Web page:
Friday, November 27, 2009
Today is the first day of my PhD in Aegean Archaeology. While I have been virtuously focussing on my actual topic for the last three months or so, I - perversely(?) - spent today writing an article on an entirely different matter for an academic journal. Hence I am now almost blind and the article is not finished at all. I want to get it out of the way however, in order to finish - at least temporarily - with that particular subject and get back to my PhD topic. Perhaps I will find that I can end up doing both: researching my PhD and ocassionally foraying into academic article-land with non-PhD-related articles. Of course I will have to write journal articles on my PhD subject as well. It looks like I will have the time to do so. The last six years of exertion toward my university work means that I received an Australian Postgraduate Award scholarship and can therefore do my PhD full time. Studying for a living, can you think of anything better than that?
Thursday, November 5, 2009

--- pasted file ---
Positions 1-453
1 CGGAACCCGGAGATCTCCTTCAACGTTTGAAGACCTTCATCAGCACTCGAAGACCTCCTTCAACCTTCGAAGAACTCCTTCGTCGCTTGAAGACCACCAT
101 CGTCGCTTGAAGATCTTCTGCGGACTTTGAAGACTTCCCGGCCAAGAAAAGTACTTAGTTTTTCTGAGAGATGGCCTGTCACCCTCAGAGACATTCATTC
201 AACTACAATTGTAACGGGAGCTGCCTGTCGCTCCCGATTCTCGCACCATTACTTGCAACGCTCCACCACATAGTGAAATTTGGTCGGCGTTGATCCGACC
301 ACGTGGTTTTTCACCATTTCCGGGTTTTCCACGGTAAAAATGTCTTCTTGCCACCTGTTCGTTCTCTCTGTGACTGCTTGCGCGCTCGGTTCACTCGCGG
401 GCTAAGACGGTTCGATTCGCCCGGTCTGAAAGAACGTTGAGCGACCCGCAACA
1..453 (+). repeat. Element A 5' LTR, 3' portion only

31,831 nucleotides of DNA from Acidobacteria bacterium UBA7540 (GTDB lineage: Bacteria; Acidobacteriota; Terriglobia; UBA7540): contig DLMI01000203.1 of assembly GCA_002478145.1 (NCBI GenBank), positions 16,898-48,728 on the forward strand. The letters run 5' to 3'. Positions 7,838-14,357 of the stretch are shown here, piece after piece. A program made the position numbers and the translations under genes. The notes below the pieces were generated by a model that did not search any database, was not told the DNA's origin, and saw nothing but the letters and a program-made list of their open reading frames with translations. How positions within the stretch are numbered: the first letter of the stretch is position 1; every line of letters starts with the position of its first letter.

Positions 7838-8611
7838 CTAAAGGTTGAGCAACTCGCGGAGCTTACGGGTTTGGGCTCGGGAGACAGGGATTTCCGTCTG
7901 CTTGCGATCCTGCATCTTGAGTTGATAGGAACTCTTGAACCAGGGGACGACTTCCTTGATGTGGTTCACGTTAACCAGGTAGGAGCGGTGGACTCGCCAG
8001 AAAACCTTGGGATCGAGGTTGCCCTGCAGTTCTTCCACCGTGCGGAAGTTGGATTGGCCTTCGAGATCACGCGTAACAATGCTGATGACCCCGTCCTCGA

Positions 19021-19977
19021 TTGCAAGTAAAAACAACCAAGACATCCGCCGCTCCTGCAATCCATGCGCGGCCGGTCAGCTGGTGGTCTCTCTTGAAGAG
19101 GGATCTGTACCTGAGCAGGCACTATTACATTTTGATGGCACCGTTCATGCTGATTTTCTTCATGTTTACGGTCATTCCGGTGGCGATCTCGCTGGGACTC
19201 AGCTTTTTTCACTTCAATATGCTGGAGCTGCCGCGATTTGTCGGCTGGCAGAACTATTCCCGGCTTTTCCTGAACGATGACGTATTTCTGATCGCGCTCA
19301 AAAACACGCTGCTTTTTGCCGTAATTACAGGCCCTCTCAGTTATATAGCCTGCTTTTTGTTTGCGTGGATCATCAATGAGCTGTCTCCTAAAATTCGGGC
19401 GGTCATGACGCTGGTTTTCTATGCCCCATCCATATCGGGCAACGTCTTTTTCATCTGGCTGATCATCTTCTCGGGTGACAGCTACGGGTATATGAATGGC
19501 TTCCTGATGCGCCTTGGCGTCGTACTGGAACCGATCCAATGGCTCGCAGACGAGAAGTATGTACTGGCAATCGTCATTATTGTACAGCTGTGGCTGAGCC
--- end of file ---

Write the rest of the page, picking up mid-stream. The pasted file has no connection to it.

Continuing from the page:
I am thrilled to be one of the contributors to the anthology, 'Ten Years After Triumph of the Moon' edited by Dave Evans and Dave Green (Hidden Publishing 2009) - inspired by Professor Ronald Hutton's original historical investigation into contemporary Witchcraft, 'Triumph of the Moon: A History of Modern Pagan Witchcraft' (Oxford University Press 1999). Hutton's book was - and is - of immense importance and interest to everyone who has a spiritual, emotional, aesthetic or historical interest in modern Witchcraft. I, for one, pre-ordered it at Borders as soon as I heard of its imminent publication. When I received it I read it avidly each morning, as I breastfed my newborn son, in the early months of 2000. It was Hutton's book - and the Pagan Studies mailing list run by Chas Clifton - that eventually led me to academia on my own quest to discern the characteristics of ancient Pagan religons in order to judge whether they were in any way similar to modern Pagan religions, as claimed by many pracititoners. Hutton blazed the trail for what is now academic Pagan Studies - as, if not its absolutely first academic researcher, then at least its most famous - and both researchers and practitioners have benefitted from his erudition. Not only in regards to his work on modern Witchcraft, but also his books on ancient British Pagan religions, seasonal festivals and most recently, Druidry, have been of enormous importance in providing fascinating information as well as spurring further research by others. In addition, they have helped 'alternative' spiritual paths such as Witchcraft present a less frightening face to the interested public. Let's hope that the Pagan Studies field gets stronger and even more interesting.